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#tbt in 7th grade @jaimexlyn and I got all our finest FUBU and Tommy Hilfiger gear at Marshall’s (which I rocked with Kikwear jeans and #wetnwild 507A brown lipstick). 5 years later I pawned that gold and diamond name plate so I could go see Death Threat.

#tbt in 7th grade @jaimexlyn and I got all our finest FUBU and Tommy Hilfiger gear at Marshall’s (which I rocked with Kikwear jeans and #wetnwild 507A brown lipstick). 5 years later I pawned that gold and diamond name plate so I could go see Death Threat.

What did I do before eBay? $8 bucks.  #turquoise #yellowjade #mosaic #Tibetan #silver

What did I do before eBay? $8 bucks. #turquoise #yellowjade #mosaic #Tibetan #silver

realniggaannouncements:

I had a dream last night that Jesus finally resurrected and when white people found out he wasn’t white they arrested him for 2000 something years of tax invasion  

(via kawaiiflowerchild)

thepeoplesrecord:

The 1% wants to ban sleeping in cars - it hurts their ‘quality of life’April 16, 2014
Across the United States, many local governments are responding to skyrocketing levels of inequality and the now decades-long crisis of homelessness among the very poor … by passing laws making it a crime to sleep in a parked car.
This happened most recently in Palo Alto, in California’s Silicon Valley, where new billionaires are seemingly minted every month – and where 92% of homeless people lack shelter of any kind. Dozens of cities have passed similar anti-homeless laws. The largest of them is Los Angeles, the longtime unofficial “homeless capital of America”, where lawyers are currently defending a similar vehicle-sleeping law before a skeptical federal appellate court. Laws against sleeping on sidewalks or in cars are called “quality of life” laws. But they certainly don’t protect the quality of life of the poor.
To be sure, people living in cars cannot be the best neighbors. Some people are able to acquire old and ugly – but still functioning – recreational vehicles with bathrooms; others do the best they can. These same cities have resisted efforts to provide more public toilet facilities, often on the grounds that this will make their city a “magnet” for homeless people from other cities. As a result, anti-homeless ordinances often spread to adjacent cities, leaving entire regions without public facilities of any kind.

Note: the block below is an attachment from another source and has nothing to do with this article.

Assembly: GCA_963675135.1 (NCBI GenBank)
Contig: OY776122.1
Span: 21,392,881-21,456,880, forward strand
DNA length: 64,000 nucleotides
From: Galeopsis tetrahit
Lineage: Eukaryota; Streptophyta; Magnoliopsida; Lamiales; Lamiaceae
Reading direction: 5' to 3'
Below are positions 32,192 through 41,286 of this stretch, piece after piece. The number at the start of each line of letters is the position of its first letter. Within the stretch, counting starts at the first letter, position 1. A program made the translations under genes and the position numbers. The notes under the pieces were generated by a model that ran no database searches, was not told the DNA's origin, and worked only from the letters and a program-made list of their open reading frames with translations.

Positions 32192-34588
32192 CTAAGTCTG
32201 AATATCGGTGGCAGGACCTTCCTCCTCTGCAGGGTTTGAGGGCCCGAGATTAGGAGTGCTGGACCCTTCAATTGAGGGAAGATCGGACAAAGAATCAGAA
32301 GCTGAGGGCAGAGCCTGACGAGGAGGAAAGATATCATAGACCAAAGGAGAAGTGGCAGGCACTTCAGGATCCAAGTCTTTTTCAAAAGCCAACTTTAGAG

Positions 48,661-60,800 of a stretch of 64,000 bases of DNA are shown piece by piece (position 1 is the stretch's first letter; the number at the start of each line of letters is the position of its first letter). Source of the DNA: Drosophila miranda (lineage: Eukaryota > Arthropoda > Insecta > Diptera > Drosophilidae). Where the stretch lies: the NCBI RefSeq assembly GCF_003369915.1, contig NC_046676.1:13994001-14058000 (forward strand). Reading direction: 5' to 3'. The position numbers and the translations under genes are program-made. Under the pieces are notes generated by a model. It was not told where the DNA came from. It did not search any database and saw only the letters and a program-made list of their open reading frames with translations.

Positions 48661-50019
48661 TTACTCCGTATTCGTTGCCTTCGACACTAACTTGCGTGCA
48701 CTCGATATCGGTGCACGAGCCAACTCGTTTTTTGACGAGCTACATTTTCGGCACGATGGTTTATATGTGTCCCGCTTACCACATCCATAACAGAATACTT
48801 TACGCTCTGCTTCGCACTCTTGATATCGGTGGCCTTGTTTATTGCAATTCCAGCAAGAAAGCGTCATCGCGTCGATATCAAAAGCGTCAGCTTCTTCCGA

Their hope, of course, is that homeless people will go elsewhere, despite the fact that the great majority of homeless people are trying to survive in the same communities in which they were last housed – and where they still maintain connections. Americans sleeping in their own cars literally have nowhere to go.
Indeed, nearly all homelessness in the US begins with a loss of income and an eviction for nonpayment of rent – a rent set entirely by market forces. The waiting lists are years long for the tiny fraction of housing with government subsidies. And rents have risen dramatically in the past two years, in part because long-time tenants must now compete with the millions of former homeowners who lost their homes in the Great Recession.
The paths from eviction to homelessness follow familiar patterns. For the completely destitute without family or friends able to help, that path leads more or less directly to the streets. For those slightly better off, unemployment and the exhaustion of meager savings – along with the good graces of family and friends – eventually leaves people with only two alternatives: a shelter cot or their old automobile.
However, in places like Los Angeles, the shelters are pretty much always full. Between 2011 and 2013, the number of unsheltered homeless people increased by 67%. In Palo Alto last year, there were 12 shelter beds for 157 homeless individuals. Homeless people in these cities do have choices: they can choose to sleep in a doorway, on a sidewalk, in a park, under a bridge or overpass, or – if they are relatively lucky – in a car. But these cities have ordinances that make all of those choices a criminal offense. The car is the best of bad options, now common enough that local bureaucrats have devised a new, if oxymoronic, term – the “vehicularly housed”.
People sleeping in cars try to find legal, nighttime parking places, where they will be less apparent and arouse the least hostility. But cities like Palo Alto and Los Angeles often forbid parking between 2am and 5am in commercial areas, where police write expensive tickets and arrest and impound the vehicles of repeat offenders. That leaves residential areas, where overnight street parking cannot, as a practical matter, be prohibited.